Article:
How to put your best face forward.

Head shots and resumes are the actor's business card. One without the other is an incomplete package, and only gives half of the information necessary for a director to either 1) take interest and call you in to read or 2) remember who you are, and call you back after your audition.

Like it or not, theatre and film are visually-based art forms. How you look is important to the role. Pay attention to that last sentence. This does not mean that you need to be beautiful or handsome, or tall, or slim, or muscular - it means that certain roles require certain looks. Your head shot helps directors to decide if you look like the character that they are casting. It is very important to understand that not landing a role does not mean that you are ugly or fat or too tall too short, or too anything. It is not a personal judgement about you. Your look simply does not meld with the requirements of the character, or possibly with the balance of the cast. For example, if we are looking for a mother figure, we want the woman to be taller than her children. If we are looking for a Friar Tuck, we want the man to be rotund. This all goes with understanding your type, and you can read more about it in our Audition Tips article.

Because directors are looking to fill roles (not looking for beautiful people to make into stars), it is important that your head shot LOOKS LIKE YOU. It is very tempting to want to give out pictures of yourself that make you look better than usual, but you really have to resist that urge. 'Better than usual' means that the photo doesn't look like you. The person who walks into the audition had better look exactly like the person in your head shot. You never want to waste time (theirs and yours) by tricking them into believing something that you can't deliver. So, no heavy makeup, no fancy hairstyles, no glamour clothing, no character shots.

There is a lot of advice out there that says that professional head shots are a must - have. If you trace the source of this misinformation, you are likely to find that it originates from 1) an actor who has paid for headshots 2) a photographer's studio 3) a modelling school. Don't fall for it. Keep your money in your wallet. Once you have an agent, you will need professional head shots. The agent may recommend some photographers, but you can use any photographer that you want to. You will pay for those shots. Until then, and while you are searching for an agent, be smart and save your money.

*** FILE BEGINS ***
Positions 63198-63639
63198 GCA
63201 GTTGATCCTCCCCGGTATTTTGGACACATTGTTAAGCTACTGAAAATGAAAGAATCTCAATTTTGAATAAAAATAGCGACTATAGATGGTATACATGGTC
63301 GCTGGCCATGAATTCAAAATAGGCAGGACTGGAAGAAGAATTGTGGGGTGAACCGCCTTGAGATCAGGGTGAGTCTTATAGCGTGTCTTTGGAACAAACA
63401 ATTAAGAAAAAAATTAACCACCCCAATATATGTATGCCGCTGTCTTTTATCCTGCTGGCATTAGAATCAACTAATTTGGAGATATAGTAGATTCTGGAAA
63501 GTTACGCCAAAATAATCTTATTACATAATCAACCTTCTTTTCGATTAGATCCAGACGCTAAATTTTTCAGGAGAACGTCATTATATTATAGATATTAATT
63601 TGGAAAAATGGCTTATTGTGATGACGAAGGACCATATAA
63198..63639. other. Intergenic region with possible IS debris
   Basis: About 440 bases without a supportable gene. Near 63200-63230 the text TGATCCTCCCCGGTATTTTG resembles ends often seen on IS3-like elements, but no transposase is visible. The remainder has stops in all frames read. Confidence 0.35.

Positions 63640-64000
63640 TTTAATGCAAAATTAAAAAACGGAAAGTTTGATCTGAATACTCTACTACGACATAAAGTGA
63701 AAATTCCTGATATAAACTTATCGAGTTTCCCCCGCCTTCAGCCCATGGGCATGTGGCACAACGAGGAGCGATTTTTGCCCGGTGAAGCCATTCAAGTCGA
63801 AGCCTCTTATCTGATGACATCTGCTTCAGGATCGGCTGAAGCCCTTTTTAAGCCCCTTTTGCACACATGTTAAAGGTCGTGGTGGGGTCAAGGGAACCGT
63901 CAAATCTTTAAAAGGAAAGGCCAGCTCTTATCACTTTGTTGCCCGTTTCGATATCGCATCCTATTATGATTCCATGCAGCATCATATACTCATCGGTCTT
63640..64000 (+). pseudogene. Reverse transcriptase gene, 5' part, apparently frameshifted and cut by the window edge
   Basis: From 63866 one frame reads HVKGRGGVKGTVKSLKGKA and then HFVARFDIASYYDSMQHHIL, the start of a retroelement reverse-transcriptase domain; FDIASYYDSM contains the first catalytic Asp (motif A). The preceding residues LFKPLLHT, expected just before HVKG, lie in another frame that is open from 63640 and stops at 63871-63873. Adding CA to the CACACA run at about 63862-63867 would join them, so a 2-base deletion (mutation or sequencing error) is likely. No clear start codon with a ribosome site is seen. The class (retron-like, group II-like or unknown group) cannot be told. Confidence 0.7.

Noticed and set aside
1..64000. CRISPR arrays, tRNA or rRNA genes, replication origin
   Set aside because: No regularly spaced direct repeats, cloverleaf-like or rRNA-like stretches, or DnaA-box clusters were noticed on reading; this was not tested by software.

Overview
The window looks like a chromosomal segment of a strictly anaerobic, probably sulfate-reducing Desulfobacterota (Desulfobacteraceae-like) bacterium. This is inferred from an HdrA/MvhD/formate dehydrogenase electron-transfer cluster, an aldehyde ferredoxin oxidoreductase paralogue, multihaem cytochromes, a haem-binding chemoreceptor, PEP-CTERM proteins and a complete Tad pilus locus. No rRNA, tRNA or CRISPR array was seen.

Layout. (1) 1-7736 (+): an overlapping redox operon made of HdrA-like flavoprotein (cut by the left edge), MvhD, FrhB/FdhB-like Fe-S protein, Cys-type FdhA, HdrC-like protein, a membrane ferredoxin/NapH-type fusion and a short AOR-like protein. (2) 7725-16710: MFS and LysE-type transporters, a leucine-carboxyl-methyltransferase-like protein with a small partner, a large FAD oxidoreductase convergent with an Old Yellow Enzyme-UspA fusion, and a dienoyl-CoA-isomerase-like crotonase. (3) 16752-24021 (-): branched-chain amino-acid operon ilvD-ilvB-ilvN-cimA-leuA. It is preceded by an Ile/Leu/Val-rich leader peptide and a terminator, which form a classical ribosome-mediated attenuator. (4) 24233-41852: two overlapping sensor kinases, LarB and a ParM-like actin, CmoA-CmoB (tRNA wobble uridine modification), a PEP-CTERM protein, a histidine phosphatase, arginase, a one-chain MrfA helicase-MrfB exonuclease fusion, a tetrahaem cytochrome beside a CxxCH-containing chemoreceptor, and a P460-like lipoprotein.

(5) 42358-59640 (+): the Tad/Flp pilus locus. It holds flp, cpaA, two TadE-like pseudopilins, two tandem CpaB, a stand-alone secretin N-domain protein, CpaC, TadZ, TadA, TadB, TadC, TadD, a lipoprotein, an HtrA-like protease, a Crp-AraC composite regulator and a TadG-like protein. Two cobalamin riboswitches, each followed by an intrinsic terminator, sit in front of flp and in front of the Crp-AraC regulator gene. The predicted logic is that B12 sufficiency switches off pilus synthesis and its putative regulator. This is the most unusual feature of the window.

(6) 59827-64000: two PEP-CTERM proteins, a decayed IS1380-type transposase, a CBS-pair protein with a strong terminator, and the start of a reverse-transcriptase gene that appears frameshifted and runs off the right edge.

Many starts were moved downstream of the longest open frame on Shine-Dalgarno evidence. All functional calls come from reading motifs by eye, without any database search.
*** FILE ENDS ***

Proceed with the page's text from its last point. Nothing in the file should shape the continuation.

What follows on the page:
You, or someone you know, owns a digital camera. Make use of that. Set the camera so that you have the highest resolution possible, and have someone take pictures of you at a slightly higher than eye-level viewpoint. We should be able to see your shoulders and full head. Go outside on a cloudy day, or stand in the shade on a bright day and click away. Something you and your friend shoot will be usable as a head shot or as a body shot.

Headshots are 8x10. They are glossy. They can be colour or black and white. They must have your name on them, contact information is a good thing also. Normally, the name is on the front, at the bottom, in plain, sans-serif typestyle, like Ariel or Helvetica.



Phone: 613-384-8433
email us RSS button Facebook Icon Twitter Icon

Current Events, Classes & Tickets
Acting Classes
Events Calendar
Audition Notices
Summer Camp
March Break Camp

About Us
Anne Marie
Our Philosophy
Past Productions
Our Blog
Kingston Theatre
How to find Acting Classes
Sears Drama Festival
Privacy Policy
Site Map

Teen Monologues
Free Monologues
Contemporary Monologues
Classical Monologues
Modern Monologues
Shakespeare Monologues
About Monologues
Little Kids

One Act Plays for Teens
Beauty and the Beast
Little Red Riding Hood
Puss in Boots
Sleeping Beauty
Snowdrops for Katya

Free Scripts
A Midsummer Night's Dream
Romeo and Juliet
The Importance of Being Earnest

Writing Tips
Writing Contest Winners
Scene Changes
Offstage Characters
Audition Help
Auditions, Monologues
Audition Notices
About Auditions
10 Audition Tips
Head Shots
Musical Theatre
How to Find an Agent
How to get on Disney

Theatre Art & Craft
For Actors
Advice: Fischer
Career Choice
Self Esteem
Acting Tips for Young Actors
More Acting Tips for Young Actors
How to Start
Rehearsing Out Loud
10 Audition Tips
Head Shots
Musical Theatre
For Production Team
About Contracts and Copyright

Picture Galleries
CATS Rehearsal
Cinderella (2009)
Til the Boys Come Home
Hannah Smith
Sweeney Todd
Justin Robertson
Sleeping Beauty

Bottle Tree Productions

Promote Your Page Too

*Copyright notice*
All contents of this site are copyright of Bottle Tree Productions, Anne Marie Mortensen, and Charles Robertson, except where acknowledgment is given otherwise. You may not reproduce the content of this site without express written permission from one of us. You may link back to the site. YOu may link to an appropriate page but not directly to a download. You may not use images without written permission. You may not offer monologues or other downloads available on this site as if they were your own. You may use monologues for audition and learning purposes only, as PRINTED material.